The investigational three-drug regimen for hepatitis C, the most common and frequent cause of liver cancer and transplantation, consists of an oral interferon-free therapy that produced impressive 97 percent cure rates. The usual treatment for hepatitis C after a liver transplant is an interferon-based therapy administrated for 48 weeks. This standard therapy has much lower response rates, can lead to a risk of rejection, and is poorly tolerated once it requires immunosuppressants to prevent a transplant rejection. Conversely, the new oral regimen — which includes ABT-450, ombitasvir and dasabuvir (with or without ribavirin) — has fewer side effects and it only needs to be prescribed for 24 weeks.
Paul Kwo, M.D., professor of medicine at the Indiana University School of Medicine and first author of the study considers these results a “landmark achievement,” according to a recent press release. According to Dr. Paul Kwo, cirrhosis caused by hepatitis C is the number one cause of liver transplantation in the United States. Hepatitis C patients have very low survival rates (and they have a 20 to 30 percent chance of developing recurrent cirrhosis within the next five years after transplant) in comparison to patients suffering with other types of cirrhosis.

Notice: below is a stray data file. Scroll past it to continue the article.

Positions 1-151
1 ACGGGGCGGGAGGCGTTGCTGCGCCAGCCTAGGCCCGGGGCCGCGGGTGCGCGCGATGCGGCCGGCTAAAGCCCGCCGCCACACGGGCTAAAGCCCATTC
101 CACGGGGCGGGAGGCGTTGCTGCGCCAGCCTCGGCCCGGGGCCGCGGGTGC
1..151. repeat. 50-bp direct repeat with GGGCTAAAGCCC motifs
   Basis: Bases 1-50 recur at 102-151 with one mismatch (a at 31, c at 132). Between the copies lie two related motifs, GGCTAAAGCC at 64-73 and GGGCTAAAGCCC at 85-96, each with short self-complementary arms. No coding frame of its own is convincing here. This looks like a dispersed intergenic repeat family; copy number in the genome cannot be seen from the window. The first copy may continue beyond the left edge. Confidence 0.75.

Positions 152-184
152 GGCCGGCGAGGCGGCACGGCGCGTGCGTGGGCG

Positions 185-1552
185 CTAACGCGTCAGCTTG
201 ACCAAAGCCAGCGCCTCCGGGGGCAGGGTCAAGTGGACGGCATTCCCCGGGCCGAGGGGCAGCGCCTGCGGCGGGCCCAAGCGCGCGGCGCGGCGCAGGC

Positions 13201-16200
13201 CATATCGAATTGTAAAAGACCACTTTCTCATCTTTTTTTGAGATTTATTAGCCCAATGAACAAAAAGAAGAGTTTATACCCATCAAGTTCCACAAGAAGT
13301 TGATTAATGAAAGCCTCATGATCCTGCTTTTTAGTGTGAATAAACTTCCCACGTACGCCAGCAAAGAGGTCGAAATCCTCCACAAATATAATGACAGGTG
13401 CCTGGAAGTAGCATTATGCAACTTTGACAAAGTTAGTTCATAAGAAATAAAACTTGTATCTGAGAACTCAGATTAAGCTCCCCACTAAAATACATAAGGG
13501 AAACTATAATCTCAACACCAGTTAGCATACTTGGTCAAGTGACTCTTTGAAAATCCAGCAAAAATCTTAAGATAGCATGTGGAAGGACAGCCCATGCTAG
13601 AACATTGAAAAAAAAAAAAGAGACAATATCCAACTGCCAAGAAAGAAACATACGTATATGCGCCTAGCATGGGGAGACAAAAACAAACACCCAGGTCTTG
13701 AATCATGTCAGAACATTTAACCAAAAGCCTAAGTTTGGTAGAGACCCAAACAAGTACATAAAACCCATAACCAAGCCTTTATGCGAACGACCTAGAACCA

Hepatitis C remains an asymptomatic condition until severe liver damage occurs. It is transmitted by exposure to contaminated blood, hence it is usually contracted while sharing needles and other equipment to inject drugs, or through blood transfusions, although more rarely. According to the Centers for Disease Control and Prevention, 3.2 million Americans are infected with the virus; according to the Organ Procurement and Transplantation Network, 6,400 liver transplants were performed in the United States in 2013, from which about 50 percent had hepatitis C with or without liver cancer.
In this phase 2 trial, 34 liver transplant recipients with hepatitis C that did not have cirrhosis were enrolled in the study. 97 percent of the patients had no signs of hepatitis C after 24 weeks of recieving treatment with the new drug regimen. None of the patients rejected the organ. In the phase 3 of the study, which included non-transplant patients with cirrhosis, a 96 percent cure rate was verified.
“Recurrent hepatitis C post liver transplantation has historically been difficult to treat, and we have considered post-liver-transplant patients a special population in need of new treatment strategies (…) What this study showed is that this special population is no longer special. We can treat them as successfully as if they haven’t had a liver transplant with drugs that are well tolerated and without risk of rejection,” concluded Dr. Kwo.